Concentric Rings, Part II: land-grabbing, land conversion and the untold human cost
By Lila Shahani
Ang buhay sa tumpok
"Hindi talaga ako papayag. Magbubuwis talaga ako ng dugo. Ipaglalaban ko talaga ang lugar na ito."
Pol had been a cheerful, voluble man, inordinately fond of teasing his wife and playing pranks on his three children. He had tried out all sorts of odd jobs in his time -- from painting buildings to driving tricycles -- but continued to struggle because of debilitating bouts of asthma. He and his wife Trining had always dreamed of owning their own home and living someplace idyllic away from the capital, which remained congested and polluted, as always, except in the most privileged enclaves.
The new neighbourhood was called Paradise Park Village -- 7.2 hectares of barren lands situated in Barangay San Vicente in San Pedro, Laguna. As more settlers had streamed in from other provinces, the land tenants -- who had originally planted root crops and banana trees, and occasionally tended cattle -- eventually found work in an adjacent piggery farm. By 1984, the entire property had been bought by Maximino Argana, who, it later turned out, had been a Marcos crony.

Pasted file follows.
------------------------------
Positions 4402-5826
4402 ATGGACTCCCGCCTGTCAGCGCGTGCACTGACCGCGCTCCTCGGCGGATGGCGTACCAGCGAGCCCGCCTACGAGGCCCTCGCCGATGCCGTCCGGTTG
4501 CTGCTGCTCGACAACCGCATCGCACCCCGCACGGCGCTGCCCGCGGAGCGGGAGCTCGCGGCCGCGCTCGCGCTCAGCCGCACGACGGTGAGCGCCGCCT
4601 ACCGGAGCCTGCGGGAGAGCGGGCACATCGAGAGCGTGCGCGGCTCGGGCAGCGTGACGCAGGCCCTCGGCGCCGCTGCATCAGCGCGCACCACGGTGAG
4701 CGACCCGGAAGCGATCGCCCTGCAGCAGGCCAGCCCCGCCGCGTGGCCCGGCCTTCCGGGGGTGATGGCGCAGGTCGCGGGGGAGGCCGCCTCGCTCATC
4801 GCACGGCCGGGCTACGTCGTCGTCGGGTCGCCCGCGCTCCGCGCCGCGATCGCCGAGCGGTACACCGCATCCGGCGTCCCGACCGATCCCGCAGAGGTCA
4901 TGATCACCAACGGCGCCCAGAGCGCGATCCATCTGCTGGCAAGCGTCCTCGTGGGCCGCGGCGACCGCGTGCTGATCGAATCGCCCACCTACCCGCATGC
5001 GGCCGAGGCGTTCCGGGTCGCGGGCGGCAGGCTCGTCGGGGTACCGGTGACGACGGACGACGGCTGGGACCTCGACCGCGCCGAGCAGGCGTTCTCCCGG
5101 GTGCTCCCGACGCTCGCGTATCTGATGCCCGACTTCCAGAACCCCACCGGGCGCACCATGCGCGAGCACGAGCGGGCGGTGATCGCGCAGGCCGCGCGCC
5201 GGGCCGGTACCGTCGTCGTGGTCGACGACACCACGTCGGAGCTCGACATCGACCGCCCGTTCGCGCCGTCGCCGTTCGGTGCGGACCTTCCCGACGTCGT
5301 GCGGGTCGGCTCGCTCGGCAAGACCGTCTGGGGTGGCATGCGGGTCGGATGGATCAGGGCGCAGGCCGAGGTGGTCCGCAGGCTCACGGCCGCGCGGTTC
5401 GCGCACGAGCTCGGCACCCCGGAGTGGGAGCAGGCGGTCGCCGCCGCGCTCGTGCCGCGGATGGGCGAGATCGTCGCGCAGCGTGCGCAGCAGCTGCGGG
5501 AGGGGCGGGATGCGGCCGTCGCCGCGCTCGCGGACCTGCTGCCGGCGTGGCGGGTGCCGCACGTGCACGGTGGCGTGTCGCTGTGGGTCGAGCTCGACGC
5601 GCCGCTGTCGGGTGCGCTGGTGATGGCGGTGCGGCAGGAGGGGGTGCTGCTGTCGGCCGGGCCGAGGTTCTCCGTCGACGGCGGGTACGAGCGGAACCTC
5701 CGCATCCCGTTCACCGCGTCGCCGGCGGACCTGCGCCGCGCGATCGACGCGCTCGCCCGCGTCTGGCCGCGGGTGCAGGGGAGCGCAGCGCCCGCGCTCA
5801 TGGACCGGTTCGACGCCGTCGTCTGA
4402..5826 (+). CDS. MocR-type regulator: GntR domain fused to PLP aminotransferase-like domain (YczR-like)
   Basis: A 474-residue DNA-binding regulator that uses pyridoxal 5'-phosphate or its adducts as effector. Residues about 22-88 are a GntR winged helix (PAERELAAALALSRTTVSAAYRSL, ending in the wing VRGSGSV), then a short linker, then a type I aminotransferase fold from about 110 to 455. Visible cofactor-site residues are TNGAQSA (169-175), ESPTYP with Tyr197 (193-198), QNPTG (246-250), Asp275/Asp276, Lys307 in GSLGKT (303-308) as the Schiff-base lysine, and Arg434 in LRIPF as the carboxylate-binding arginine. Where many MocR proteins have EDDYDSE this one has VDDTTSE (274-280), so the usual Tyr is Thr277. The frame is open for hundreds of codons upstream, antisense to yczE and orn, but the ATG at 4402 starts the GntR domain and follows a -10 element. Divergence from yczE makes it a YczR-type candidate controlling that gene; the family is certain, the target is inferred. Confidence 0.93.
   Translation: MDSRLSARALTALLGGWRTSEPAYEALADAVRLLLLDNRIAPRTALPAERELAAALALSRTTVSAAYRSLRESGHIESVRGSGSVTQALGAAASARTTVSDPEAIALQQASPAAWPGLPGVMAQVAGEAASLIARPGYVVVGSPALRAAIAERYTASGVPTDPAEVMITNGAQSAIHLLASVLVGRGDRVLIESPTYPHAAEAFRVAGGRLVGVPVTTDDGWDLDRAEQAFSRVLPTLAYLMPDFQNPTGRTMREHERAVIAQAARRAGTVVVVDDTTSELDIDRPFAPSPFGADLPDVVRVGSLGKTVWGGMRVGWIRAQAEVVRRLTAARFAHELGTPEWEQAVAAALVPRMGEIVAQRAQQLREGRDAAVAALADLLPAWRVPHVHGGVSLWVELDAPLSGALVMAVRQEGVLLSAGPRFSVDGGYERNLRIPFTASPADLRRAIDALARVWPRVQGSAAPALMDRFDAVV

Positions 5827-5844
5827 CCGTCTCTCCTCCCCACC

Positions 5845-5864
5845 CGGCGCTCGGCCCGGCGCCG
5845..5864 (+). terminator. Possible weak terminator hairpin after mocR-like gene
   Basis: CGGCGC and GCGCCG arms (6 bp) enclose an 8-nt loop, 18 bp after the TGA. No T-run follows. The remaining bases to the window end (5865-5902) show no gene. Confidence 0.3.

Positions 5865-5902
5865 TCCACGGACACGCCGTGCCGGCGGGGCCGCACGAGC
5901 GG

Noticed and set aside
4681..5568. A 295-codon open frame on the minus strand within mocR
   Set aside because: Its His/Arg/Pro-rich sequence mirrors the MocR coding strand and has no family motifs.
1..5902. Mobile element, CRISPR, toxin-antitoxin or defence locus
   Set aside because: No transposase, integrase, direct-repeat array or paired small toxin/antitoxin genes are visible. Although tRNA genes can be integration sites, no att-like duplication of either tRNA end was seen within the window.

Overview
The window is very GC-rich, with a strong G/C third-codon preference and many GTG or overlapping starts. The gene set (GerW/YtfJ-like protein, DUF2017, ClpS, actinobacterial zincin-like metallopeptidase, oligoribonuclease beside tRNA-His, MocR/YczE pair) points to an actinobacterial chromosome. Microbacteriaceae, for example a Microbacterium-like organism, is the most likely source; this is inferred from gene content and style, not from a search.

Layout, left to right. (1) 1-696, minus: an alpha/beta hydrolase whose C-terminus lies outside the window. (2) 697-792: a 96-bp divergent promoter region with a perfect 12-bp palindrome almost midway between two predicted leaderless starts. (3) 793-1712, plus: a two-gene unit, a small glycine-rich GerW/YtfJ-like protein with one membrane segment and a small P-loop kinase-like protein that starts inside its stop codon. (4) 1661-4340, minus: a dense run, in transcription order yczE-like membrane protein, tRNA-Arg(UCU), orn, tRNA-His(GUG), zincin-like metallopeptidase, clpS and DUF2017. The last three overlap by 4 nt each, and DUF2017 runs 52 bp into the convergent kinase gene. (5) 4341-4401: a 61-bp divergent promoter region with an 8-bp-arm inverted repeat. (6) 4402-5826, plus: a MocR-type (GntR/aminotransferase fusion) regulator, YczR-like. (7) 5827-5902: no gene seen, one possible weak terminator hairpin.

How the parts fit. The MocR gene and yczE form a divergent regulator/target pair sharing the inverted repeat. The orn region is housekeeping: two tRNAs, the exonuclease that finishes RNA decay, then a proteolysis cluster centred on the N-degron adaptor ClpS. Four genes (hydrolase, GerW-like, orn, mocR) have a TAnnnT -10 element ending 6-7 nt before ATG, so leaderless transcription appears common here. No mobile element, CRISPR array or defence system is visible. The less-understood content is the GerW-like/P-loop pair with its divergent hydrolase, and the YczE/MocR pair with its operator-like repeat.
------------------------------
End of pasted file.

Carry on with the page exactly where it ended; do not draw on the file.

Which explains why, in the heady aftermath of the EDSA revolution, the Presidential Commission on Good Government (PCGG) chose to sequester the entire area altogether. What is more difficult to understand is how -- and on what grounds -- Crown Asia (a Vista Land company, the 2/3 supermajority of which belongs to the family of Manny Villar) was able to acquire the properties in 2002, using a title under the name of a certain Jose Nuñez. From that point onwards, guards began to monitor the movements of the residents in a 2.18-hectare zone in particular (Lot 157), which housed around 205 families. Almost overnight, it would seem, a giant wall had been erected around this perimeter, preventing the tenants from repairing their homes or building new structures. In the blink of an eye, they had suddenly been denied access to roads, which then made access to electricity and running water all the more scarce and difficult.
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